Although it’s more popular in Asian cuisine and not typically a staple in the Western diet, bok choy is a delicious green vegetable that’s easy to cook and to find (it’s available at most grocery stores). You can use the versatile vegetable in stir-fry or soups, or grill it with or without a marinade. The mild flavor of bok choy lends itself to a range of taste profiles, but most recipes use a combination of ginger and garlic to spice it up. 

Keto Recipes Featuring Bok Choy

#5 Kale

Kale

Packed with vitamins, minerals, and phytonutrients, kale is well-known in health and wellness communities as a “superfood veggie.” 

Lutein and zeaxanthin are just two antioxidant compounds that kale supplies in abundance; these two antioxidants combat the harmful effects on the retina of blue light, which has been shown to lead to macular degeneration and cataracts.

Kale is a very hearty green leafy vegetable, so it’s best enjoyed cooked (sautéed, stir-fried, steamed), or massaged with salt and oil to break down its fiber before using it raw. You can also toss kale in high-quality high-heat cooking oil, sprinkle it with salt, and bake it into “kale chips.”.

Keto Recipes Featuring Kale

#6 Celery

Celery

Once a lowly sidekick to buffalo chicken wings, celery is becoming highly popular in the low-carb vegetable lineup. It does have a lot going for it – refreshing, crunchy, and with clean, versatile flavor that makes it perfect for soups, smoothies, salads, and, most helpful, a crispy, edible vehicle for keto-friendly dips!

Aside from being rich in vitamins and minerals, celery is a great source of the plant compound luteolin, which has been studied for its role in reducing brain inflammation. Research suggests that luteolin could have a significant impact on neurological diseases like Alzheimer’s and Multiple Sclerosis.

Keto Recipes Featuring Celery

#7 Radish

Radishes

Radishes contain a bounty of antioxidants in the form of anthocyanins, which are phytonutrients that give the skin of radishes their vibrant red color. One of the benefits that anthocyanins impart is blood-sugar regulating qualities, which have been studied in people with diabetes. Although the exact mechanisms by which radishes help to control blood sugar is still up for debate, it’s likely due to their ability to enhance the rate at which glucose is taken up by your cells.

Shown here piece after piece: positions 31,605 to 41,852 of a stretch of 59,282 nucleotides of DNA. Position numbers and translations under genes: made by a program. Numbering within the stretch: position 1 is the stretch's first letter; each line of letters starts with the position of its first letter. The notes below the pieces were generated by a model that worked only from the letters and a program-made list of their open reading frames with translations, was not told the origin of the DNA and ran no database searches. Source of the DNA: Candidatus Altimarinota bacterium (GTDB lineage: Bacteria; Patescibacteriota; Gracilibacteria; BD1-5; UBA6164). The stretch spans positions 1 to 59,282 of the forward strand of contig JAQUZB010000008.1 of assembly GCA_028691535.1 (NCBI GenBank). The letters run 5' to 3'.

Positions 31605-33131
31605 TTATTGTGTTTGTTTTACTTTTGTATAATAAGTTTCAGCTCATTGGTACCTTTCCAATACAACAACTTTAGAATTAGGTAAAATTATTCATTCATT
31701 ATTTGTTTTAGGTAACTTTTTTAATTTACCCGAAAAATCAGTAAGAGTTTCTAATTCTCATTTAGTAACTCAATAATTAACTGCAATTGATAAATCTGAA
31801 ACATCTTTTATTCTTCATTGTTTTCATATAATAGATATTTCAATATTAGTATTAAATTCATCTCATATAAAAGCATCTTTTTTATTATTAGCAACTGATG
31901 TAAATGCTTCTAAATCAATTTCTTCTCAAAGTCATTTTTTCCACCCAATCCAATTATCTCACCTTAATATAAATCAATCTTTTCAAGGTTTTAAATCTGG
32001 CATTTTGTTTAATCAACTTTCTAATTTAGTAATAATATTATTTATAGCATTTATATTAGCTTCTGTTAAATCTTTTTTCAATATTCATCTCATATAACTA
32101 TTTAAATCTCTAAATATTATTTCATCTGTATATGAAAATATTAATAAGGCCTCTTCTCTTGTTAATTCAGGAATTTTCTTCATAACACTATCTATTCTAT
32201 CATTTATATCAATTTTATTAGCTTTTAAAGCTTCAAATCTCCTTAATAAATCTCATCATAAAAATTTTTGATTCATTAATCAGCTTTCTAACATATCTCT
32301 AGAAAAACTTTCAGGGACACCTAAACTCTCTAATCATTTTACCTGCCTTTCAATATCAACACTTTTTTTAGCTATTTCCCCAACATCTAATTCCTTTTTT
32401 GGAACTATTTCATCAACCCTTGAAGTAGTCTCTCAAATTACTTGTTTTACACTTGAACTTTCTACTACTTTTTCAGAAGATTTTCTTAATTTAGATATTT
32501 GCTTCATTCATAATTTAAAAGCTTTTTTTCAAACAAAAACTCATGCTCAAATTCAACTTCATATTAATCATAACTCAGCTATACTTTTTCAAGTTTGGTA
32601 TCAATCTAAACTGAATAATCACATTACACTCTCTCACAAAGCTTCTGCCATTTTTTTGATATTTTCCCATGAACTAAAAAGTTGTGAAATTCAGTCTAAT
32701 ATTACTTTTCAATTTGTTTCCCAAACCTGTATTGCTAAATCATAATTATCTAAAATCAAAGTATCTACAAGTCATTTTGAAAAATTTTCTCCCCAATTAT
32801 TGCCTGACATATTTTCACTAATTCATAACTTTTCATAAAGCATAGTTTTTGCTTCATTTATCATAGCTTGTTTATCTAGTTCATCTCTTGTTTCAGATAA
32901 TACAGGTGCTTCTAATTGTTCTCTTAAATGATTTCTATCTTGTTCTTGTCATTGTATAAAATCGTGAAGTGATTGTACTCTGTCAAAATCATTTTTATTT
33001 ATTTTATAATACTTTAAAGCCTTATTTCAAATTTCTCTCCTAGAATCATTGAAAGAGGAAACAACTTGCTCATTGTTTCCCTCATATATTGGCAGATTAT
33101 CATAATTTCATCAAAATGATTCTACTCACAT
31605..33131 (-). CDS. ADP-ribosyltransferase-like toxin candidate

Radishes can be used a variety of ways on a low-carb diet. Slice them thinly as a beautiful and delicious topping to your salad, use them to scoop up keto dips, or even cook them and eat them like baby potatoes!

Keto Recipes Featuring Radishes

#8 Cucumber

Cucumber

One of the benefits of eating cucumbers is that you get an extra bonus of hydration. Cucumbers are 95 percent water, which means that when you eat them you get to enjoy all the vitamins and minerals they supply, plus a boost in your water intake. 

Cucumbers are also a rich source of antioxidants, specifically vitamin C and phenolic compounds, which combat the damage of oxidation in your body.

Add cucumbers to fresh salads, or slice them up and put them in your water for a touch of flavor. 

Keto Recipes Featuring Cucumbers

#9 Asparagus

Asparagus

About half of the carbohydrates in asparagus come from fiber, making this green veggie an excellent choice for digestive health. The fiber in asparagus not only helps to keep you regular, but it also serves as a prebiotic – feeding the good bacteria in your digestive tract.

Asparagus is best served cooked; you can try grilling, baking, or pureeing your asparagus in a soup. And if you want to get fancy, an all-time keto favorite is asparagus wrapped in bacon.